Friday 12th December was something of a special day for the DPA leats project on Roborough Common – we finished the task on the Devonport Leat which was to complete the whole ‘run’ of the leat from Yelverton towards Plymouth until it meets the A386 main road.  This means that we have finally cleared the whole 3.5 km section.  Latterly, we have gone over a section previously done by Tavistock Taskforce – where they had cleared growth in the leat – where we cleared the banks out to about two metres. That was one landmark.  A second landmark for the day was that we moved on to the very last section of the Plymouth (Drake’s) Leat where it leaves the Common at it’s western edge.  This is only a length of perhaps 30 metres and we nearly finished that as well – this would mean DPA would have done 3.67 km on that leat.

The final section of the Devonport Leat to be cleared - golf course bridges can be seen in the distance.

The final section of the Devonport Leat to be cleared – golf course bridges can be seen in the distance.

The photograph above shows the Devonport Leat almost flowing again, after a night of storms and heavy rain.  Luckily, the final weather forecasts were correct in that the rain stopped around 9 am and we started at 10 am! The volunteers present were: Bill Radcliffe, Chris Francis, David Auty, Derek Collins, Ian Aldersley, John Lucas, John Francis, John Viant, John Watson, Keith Ryan, Rachel Watson, Stephen Barrow, Sylvia Hamilton and Val Barns – 14 in total. Special thanks to Rachel for supplying both fruit and chocolate cakes!

DPA volunteers stopped at the nearer of the bridges - where golf course markers can be seen.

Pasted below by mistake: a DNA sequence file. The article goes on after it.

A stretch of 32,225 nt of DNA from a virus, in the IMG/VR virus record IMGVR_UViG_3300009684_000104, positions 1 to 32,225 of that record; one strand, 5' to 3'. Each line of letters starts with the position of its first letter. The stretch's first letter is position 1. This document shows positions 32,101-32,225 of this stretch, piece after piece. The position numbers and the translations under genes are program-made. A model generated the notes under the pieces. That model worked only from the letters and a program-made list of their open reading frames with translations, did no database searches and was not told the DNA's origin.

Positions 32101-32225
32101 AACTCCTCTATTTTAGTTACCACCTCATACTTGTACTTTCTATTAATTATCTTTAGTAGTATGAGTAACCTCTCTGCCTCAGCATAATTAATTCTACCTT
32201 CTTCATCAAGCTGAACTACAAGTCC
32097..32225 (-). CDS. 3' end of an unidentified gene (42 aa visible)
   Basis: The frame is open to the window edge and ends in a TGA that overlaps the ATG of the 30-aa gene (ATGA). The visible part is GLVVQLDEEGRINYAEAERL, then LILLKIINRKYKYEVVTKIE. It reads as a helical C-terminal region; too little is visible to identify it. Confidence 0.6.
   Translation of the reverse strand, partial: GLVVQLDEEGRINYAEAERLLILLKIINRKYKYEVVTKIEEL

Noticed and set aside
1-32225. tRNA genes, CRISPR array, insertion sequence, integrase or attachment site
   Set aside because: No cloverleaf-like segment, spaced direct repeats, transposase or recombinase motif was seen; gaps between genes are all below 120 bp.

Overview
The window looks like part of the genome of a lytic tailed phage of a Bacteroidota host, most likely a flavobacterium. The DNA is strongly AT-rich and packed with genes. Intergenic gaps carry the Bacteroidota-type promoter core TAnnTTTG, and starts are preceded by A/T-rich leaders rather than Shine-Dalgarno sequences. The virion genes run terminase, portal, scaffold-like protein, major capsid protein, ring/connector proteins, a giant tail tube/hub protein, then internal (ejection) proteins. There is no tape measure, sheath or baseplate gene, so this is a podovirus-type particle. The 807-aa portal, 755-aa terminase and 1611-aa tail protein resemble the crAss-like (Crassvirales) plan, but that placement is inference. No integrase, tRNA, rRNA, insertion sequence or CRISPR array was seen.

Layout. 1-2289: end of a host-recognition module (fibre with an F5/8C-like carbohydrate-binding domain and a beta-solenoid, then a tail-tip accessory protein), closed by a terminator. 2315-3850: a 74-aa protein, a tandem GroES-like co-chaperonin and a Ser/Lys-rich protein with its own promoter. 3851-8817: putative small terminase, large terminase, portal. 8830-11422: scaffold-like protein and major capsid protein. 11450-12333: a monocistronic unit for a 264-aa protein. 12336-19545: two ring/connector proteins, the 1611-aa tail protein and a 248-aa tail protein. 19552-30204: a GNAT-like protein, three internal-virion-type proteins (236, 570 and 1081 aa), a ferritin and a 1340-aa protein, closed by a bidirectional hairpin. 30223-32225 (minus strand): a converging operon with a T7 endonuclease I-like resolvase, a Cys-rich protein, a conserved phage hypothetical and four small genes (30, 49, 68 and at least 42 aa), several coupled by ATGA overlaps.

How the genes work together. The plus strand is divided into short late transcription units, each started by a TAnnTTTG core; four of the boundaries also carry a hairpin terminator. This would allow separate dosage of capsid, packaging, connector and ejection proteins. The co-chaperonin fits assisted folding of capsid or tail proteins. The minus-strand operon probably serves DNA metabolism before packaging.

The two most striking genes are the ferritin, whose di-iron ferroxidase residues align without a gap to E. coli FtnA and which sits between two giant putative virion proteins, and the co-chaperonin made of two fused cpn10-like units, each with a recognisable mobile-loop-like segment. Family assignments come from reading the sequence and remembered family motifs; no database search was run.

DPA volunteers stopped at the nearer of the bridges – where golf course markers can be seen.

The following photographs are from the Plymouth or Drake’s Leat ………

Looking towards the western end of Plymouth leat on Roborough Common (photo taken 20th August).

Looking towards the western end of Plymouth leat on Roborough Common (photo taken 20th August).

The photo above shows part of the large clump of brambles (on the right edge of the photograph) that spilled into the leat.  The photo below shows an overview of the overgrown area ………

The two-metre high clump of brambles spilling into Drake's Plymouth Leat

The two-metre high clump of brambles spilling into Drake’s Plymouth Leat

The radiating lines from the top of the photograph above are seemingly rare items at the moment – sun rays in the height of summer!  The leat can just be seen at the left of the photograph.

Same area as the photograph above, after the DPA volunteers had cleared the brambles and some of the hawthorn.

Same area as the photograph above, after the DPA volunteers had cleared the brambles and some of the hawthorn.

Again, the Plymouth leat can be seen at the left of the photograph.

Building the habitat pile.

Building cuttings into a habitat pile.

A lot of the cut material was cut smaller and built into a habitat pile for the benefit of insects, worms and perhaps other wildlife as it slowly rots away.

An overview of the work area.

An overview of the work area.

As can be seen above – the walk from the cars to the Plymouth Leat working area was not very far!

Looking back along the leat to the small road bridge.

Looking back along the leat to the small road bridge.

The photograph above shows the growth in the leat that obscures the small road bridge – possibly seen through the brambles and hawthorn ………

The road bridge, partly cleared.

The road bridge, partly cleared.

Towards mid-afternoon, the work party was brought to an end because, while there was still some heavy sawing to be done, it couldn’t be completed today.

The day's DPA volunteers, less two who had returned to a different car park.

The day’s DPA volunteers, less two who had returned to a different car park.

This photograph shows the volunteers about to leave …..

Chris and John, who were not in the group photograph.

Chris and John, who were not in the group photograph.

Most of the group reconvened at The Rock Inn, Yelverton, for a period of recovery and refreshment before going home.  Finally, thank you to everyone for your efforts through the year – have a well-earned, happy festive season.